As Malaysia’s economy starts to slow down in the face of falling oil prices and political uncertainty, Bangladeshi workers in the Southeast Asian nation are starting to feel the crunch.
The value of the ringgit has gone down to a 17-year low against the US dollar amid political uncertainty. This has started to eat away the Bangladeshi migrants’ savings and the amount they can send home every month.
Now it takes more than 4.2 ringgits to buy one dollar. It was a little over 3 ringgits six months ago.
Migrants say their living cost is higher now and their savings are dwindling. Now, a ringgit is worth just above Tk 18. It was Tk 24-25 just a few months ago.
“I usually send 1,000 ringgits a month to my family back home. Now it is worth less than Tk 20,000. It used to be around Tk 25,000 before,” said Mohammad Ilias, 30, who works as a salesman at a furniture factory in Kuala Lumpur’s Ampang area.
The ringgit has fallen further since he spoke to The Daily Star on August 13.
A six percent goods and services tax (GST) from April this year has pushed up commodity and service prices as well, he said.
Ilias said his salary, including overtime, was around 1,500 ringgits only six months ago but it slowly came down to 1,200 ringgits and overtime work is few and far between.
He said he would not be able to send even 1,000 ringgits this month to his family in Haluaghat of Mymensingh.
A strong Malaysian economy is rather important for Bangladesh. About six lakh Bangladeshis work there and send money home.
In 2014-15, they sent almost $1.4 billion, which is over nine percent of the remittance Bangladesh received in the entire fiscal year.
Malaysia is Bangladesh’s third largest labour destination after Saudi Arabia and the UAE.
Malaysia’s economy has been dogged by concerns that slumping oil prices will harm growth in the oil-exporting country, says an August-11 AFP report.
Prime Minister Najib Razak also is struggling to fend off corruption allegations related to his links with the debt-ridden state investment firm 1Malaysia Development Berhad (1MDB).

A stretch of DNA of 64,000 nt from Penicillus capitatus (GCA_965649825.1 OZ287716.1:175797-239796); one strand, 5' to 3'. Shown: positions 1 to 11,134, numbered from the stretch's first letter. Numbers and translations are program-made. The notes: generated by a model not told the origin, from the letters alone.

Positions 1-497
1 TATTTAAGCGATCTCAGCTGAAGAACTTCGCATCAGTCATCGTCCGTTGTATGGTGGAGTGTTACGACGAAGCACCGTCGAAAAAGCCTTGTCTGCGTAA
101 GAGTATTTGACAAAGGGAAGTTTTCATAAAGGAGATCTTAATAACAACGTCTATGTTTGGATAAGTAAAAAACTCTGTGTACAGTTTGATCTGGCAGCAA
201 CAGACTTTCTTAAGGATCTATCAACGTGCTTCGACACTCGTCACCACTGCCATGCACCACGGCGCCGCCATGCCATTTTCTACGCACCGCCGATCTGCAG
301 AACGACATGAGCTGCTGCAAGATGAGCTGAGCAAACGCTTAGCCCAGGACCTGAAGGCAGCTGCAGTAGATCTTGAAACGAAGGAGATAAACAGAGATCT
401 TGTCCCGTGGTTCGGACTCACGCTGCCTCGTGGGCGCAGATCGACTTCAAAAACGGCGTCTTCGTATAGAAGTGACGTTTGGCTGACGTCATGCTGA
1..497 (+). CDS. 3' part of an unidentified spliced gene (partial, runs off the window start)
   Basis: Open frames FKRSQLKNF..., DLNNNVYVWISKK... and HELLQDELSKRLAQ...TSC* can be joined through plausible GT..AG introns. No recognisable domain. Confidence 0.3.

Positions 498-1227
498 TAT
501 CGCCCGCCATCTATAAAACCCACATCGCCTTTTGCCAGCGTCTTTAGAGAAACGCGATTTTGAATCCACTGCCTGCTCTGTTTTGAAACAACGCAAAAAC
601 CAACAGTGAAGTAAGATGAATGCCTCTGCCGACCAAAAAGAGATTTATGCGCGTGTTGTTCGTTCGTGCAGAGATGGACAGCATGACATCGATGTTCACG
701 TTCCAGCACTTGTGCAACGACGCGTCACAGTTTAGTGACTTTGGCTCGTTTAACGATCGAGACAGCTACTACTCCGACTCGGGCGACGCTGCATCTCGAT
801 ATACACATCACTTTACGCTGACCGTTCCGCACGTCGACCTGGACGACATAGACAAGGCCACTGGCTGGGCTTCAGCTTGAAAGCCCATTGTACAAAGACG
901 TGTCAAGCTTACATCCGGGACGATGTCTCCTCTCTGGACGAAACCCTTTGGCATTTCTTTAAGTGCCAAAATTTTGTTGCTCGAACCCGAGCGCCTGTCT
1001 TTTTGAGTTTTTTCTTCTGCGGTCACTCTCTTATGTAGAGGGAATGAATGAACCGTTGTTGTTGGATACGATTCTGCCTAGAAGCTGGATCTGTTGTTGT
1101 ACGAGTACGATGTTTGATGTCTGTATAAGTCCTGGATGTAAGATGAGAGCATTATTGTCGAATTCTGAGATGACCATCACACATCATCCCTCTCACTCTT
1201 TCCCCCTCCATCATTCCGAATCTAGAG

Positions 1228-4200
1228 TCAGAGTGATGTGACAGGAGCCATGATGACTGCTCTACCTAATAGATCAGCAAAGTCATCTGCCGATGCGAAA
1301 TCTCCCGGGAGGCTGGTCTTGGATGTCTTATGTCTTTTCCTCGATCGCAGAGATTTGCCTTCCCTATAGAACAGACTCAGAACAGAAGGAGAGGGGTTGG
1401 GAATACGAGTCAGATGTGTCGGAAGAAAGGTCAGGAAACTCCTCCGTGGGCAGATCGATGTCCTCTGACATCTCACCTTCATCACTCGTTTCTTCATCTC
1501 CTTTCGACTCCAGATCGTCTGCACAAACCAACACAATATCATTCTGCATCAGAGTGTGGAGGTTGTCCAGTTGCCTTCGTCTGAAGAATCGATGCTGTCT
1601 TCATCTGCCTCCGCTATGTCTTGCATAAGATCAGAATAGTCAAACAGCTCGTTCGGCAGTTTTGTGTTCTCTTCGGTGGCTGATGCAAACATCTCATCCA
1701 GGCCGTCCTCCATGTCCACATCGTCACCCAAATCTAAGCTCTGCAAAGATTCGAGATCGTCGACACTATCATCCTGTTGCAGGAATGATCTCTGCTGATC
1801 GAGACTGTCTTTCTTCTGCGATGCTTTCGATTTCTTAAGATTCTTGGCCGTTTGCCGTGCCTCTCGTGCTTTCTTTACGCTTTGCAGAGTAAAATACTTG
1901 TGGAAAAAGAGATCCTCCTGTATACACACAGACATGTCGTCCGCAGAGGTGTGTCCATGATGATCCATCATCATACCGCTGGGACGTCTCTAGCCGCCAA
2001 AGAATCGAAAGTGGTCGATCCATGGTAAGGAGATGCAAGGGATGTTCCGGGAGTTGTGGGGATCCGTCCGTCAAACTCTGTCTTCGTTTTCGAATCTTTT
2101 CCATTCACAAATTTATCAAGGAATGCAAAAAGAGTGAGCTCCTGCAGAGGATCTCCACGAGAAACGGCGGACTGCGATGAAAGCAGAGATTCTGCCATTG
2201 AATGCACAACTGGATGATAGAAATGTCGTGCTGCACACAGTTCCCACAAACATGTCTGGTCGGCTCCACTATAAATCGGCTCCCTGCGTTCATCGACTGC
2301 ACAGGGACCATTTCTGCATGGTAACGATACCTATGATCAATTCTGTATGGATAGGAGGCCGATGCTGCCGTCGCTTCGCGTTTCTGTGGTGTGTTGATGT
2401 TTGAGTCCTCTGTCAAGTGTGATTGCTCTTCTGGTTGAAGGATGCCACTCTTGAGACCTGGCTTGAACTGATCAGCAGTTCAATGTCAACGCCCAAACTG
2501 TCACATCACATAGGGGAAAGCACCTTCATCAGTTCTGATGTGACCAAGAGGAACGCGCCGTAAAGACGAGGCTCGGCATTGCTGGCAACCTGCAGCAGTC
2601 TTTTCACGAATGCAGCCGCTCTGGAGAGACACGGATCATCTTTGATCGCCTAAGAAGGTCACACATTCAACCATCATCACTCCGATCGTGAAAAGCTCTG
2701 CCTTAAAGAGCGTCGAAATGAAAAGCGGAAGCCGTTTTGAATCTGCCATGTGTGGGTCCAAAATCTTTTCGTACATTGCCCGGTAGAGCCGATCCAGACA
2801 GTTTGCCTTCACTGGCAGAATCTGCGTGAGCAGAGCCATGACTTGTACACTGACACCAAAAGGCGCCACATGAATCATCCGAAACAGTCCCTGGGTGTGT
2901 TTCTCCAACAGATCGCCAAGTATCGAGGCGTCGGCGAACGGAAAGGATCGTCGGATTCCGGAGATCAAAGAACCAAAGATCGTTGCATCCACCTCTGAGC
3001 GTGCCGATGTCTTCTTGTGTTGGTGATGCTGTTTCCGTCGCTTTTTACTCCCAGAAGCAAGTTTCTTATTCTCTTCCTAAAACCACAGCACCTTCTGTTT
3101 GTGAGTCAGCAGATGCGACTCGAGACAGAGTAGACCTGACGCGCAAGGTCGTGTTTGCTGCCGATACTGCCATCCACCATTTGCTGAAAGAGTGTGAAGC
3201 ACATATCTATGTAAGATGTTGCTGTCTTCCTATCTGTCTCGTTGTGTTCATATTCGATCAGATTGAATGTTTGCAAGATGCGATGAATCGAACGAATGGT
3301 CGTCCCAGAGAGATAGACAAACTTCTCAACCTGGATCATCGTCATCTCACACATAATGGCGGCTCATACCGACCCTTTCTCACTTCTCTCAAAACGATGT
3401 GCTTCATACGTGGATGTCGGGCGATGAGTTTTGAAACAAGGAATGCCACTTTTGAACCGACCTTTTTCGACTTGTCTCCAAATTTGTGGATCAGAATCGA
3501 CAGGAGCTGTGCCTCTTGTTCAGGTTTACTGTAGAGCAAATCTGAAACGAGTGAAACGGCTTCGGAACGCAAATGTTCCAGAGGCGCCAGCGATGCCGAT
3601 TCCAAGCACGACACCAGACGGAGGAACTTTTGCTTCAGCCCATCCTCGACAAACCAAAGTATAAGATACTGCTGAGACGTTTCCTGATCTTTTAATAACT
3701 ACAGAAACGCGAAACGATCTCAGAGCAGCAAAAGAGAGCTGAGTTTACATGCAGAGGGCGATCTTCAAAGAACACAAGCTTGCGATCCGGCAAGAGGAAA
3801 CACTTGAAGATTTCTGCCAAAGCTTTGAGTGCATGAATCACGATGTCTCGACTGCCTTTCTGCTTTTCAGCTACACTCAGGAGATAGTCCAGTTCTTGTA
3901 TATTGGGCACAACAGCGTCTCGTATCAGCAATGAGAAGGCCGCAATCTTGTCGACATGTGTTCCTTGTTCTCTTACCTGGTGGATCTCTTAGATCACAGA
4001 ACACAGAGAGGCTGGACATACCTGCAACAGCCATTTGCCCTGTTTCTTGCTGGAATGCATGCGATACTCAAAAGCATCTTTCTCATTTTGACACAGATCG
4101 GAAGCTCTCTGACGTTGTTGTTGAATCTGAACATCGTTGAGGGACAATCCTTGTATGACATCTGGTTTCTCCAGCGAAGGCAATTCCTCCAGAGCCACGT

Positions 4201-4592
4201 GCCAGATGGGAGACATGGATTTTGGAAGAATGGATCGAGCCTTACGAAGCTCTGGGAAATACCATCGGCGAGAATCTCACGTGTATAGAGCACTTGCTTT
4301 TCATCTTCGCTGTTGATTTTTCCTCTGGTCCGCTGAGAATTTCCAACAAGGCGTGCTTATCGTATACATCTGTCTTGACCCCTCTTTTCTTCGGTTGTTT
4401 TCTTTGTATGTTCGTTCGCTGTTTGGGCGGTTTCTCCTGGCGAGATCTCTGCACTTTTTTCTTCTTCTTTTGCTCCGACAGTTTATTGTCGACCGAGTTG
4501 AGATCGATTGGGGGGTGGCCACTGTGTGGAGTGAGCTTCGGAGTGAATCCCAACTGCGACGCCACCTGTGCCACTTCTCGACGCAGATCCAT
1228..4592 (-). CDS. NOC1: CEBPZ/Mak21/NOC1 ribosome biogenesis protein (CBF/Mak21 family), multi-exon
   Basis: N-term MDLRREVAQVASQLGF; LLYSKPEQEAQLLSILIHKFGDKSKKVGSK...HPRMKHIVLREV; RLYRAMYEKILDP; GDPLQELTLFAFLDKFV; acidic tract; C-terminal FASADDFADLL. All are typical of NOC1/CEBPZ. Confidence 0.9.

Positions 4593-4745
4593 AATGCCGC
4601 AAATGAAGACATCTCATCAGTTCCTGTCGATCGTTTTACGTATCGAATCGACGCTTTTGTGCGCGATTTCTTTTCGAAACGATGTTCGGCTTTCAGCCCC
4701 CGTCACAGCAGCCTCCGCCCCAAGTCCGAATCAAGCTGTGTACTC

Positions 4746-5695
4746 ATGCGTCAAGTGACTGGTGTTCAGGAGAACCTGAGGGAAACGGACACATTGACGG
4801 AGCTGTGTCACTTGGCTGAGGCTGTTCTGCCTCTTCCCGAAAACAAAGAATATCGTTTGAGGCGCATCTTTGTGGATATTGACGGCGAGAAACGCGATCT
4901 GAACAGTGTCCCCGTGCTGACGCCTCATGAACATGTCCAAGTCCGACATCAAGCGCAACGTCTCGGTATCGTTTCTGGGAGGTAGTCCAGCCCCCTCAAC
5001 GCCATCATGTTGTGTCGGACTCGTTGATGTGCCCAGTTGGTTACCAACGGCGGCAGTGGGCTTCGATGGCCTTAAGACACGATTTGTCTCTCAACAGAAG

Chua Hak Bin, an economist with Bank of America Merrill Lynch, said, “Political uncertainty and 1MDB are also hurting consumer and business confidence.”
There has been about 10,000 job cuts in Malaysia as of July this year, Shamsuddin Bardan, executive director of Malaysian Employers’ Federation, told The Daily Star over the phone recently.
As regular migrant workers see a decline in their income, condition of the undocumented ones are even worse.
Mohammad Shahjahan is one such worker with no steady job.
Shahjahan, from Shibganj in Bogra, said he went to Malaysia in 2007 as an electrician. When his work permit came up for renewal, he gave a broker money to do it for him. The broker vanished, leaving him without a work permit.
He has work for 15 or 20 days a month when he is fortunate. He gets to work for 10 days or less during lean periods.
“Last month I worked for a week only. So I had to dip into my savings,” he told The Daily Star on August 13.
The minimum living cost for a worker is 500 ringgits, according to him, but his monthly income swings between 300 to 1,000 ringgits.
“So, my savings are very little or even zero. It is difficult to send home a decent amount,” Shahjahan said.
Zaid Bakht, former research director at the Bangladesh Institute of Development Studies, said families of the migrants would receive less, as the taka was appreciating against the ringgit.
“This will also contribute to the negative growth in migrant remittance,” the economist told The Daily Star.
Malaysia is a net petroleum exporter but its price is unlikely to rise in the near future, he said.
“If the trend continues, future labour recruitment under private sector may not be feasible. Our government needs to be cautious about it,” Zaid Bakht said.
(Originally published in the Daily Star, Bangladesh.)